Global Economy’s Momentum Expected to Continue in 2018

Many risks remain and one economist who follows wine expects consumption might decline next year.
Brian Schaitkin of The Conference Board

Next year is probably going to be a lot like this year–economically speaking. The Conference Board released its economic outlook for 2018 and while generally upbeat, it predicted the world’s gross domestic product would hit about 3 percent for both this year and next, but risks remain.

Brian Schaitkin, the board’s senior economist for the United States, noted that several analyses of the tax plans before Congress “are very much tilted toward corporate tax cuts…There are going to be many taxpayers at all levels of income who would end up paying more in terms of individual income taxes than they would at present.”

Bart van Ark, the chief global economist for the board, cited trade conflicts, labor shortages, China’s growth slowdown, as well as global monetary policy being challenged by low inflation and maturing business cycles. There are, of course, the usual risks associated with political rifts and higher oil prices.

Neither business nor consumers like uncertainty. Tax policy in the United States, Brexit and the refugee crisis, terrorism and natural disasters all contribute to uncertainty.

What Does This Mean For Wine?

“I think there’s probably a fair amount of uncertainty about the overall economic outlook, given the current state of politics,” said economics professor David Jaeger of City University of New York’s Graduate Center. “But that also contributes to uncertainty about the market for wine.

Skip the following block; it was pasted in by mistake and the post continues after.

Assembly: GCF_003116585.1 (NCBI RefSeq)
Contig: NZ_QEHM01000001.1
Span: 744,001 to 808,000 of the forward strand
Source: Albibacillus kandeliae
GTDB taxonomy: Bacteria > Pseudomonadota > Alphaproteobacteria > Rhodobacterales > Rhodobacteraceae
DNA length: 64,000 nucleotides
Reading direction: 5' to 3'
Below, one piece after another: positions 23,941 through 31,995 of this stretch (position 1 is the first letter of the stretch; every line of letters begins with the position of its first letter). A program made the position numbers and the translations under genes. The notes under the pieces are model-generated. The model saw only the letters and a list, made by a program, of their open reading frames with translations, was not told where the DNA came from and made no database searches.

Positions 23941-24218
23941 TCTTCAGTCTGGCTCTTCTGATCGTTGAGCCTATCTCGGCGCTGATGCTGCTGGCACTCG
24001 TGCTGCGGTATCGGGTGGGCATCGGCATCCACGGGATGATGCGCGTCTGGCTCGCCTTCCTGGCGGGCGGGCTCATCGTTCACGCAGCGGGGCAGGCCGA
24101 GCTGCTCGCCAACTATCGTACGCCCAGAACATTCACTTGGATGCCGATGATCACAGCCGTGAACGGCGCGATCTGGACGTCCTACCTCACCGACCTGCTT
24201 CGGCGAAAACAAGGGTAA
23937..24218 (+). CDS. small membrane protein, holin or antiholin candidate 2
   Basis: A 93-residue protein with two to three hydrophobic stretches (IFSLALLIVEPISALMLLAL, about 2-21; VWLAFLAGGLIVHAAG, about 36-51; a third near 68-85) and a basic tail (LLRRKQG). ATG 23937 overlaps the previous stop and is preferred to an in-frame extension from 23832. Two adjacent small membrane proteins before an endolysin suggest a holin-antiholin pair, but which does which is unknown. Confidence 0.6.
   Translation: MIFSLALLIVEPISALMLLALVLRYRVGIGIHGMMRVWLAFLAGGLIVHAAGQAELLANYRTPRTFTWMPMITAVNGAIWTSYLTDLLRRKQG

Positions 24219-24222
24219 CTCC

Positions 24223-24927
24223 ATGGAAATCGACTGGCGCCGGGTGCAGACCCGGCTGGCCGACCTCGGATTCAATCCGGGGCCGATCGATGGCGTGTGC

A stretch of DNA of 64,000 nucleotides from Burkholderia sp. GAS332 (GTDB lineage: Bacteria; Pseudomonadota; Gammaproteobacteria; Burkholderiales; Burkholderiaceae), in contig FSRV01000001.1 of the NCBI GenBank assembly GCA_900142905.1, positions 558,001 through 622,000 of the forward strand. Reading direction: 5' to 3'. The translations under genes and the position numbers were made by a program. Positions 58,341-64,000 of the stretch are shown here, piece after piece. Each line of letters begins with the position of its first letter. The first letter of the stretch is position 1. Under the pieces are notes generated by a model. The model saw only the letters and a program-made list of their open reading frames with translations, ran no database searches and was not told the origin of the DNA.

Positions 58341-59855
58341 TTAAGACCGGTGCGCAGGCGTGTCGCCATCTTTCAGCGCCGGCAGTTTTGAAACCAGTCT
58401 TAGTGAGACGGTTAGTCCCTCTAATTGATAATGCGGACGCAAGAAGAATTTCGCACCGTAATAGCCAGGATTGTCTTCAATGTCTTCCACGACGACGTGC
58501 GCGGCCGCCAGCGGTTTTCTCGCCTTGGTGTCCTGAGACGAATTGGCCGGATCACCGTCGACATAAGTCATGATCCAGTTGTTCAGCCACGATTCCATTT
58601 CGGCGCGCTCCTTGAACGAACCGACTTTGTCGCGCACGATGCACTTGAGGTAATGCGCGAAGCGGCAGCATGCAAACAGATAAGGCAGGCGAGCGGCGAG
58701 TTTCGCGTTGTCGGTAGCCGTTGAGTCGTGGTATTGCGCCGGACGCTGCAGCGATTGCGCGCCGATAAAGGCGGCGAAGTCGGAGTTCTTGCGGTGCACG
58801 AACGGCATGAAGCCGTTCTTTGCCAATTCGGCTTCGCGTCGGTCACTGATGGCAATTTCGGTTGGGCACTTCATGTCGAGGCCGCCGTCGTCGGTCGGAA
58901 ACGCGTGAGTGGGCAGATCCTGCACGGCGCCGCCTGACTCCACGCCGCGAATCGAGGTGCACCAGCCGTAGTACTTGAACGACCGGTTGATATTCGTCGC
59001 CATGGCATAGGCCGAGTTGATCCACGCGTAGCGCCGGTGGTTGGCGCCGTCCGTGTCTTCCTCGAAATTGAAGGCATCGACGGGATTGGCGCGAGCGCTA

“First, disposable income among the $100K+ crowd could be lower on the coasts if the state and local tax deduction repeal is enacted,” said Jaeger, who is a member of the American Association of Wine Economists. “That would lead to a slowdown in growth or a decline in wine consumption in that group. Second, whenever the economy is uncertain, consumers tend to hold off on consumption.

“Third, and this is more predictable, the aging of the baby boomers and their transition into retirement might lead to a reduction in wine consumption as their incomes decline. Overall, then, I would expect wine sales will not to continue to grow at the pace they have in the recent past or even level off.”

But economists rarely agree on whether a glass is half full or half empty. So, it is only natural that Lynn Franco, director of economic indicators at the board, noted the indicators showed that “consumer confidence increased to its highest level in almost 17 years.

Consumers are considerably more upbeat about the short-term outlook, with the prospect of improving business conditions as the primary driver.” They are also doing more shopping online and refusing to pay full retail price, causing headaches for retailers of all stripes, she said.

Published on November 14, 2017
Topics: Latest News
About the Author
Leslie Gevirtz
Contributing Editor, Business

An award-winning journalist, Gevirtz spent more than 20 years covering disasters—natural, political, and financial—before becoming Reuters’ wine correspondent; a beat that guaranteed her colleagues were always glad to see her.



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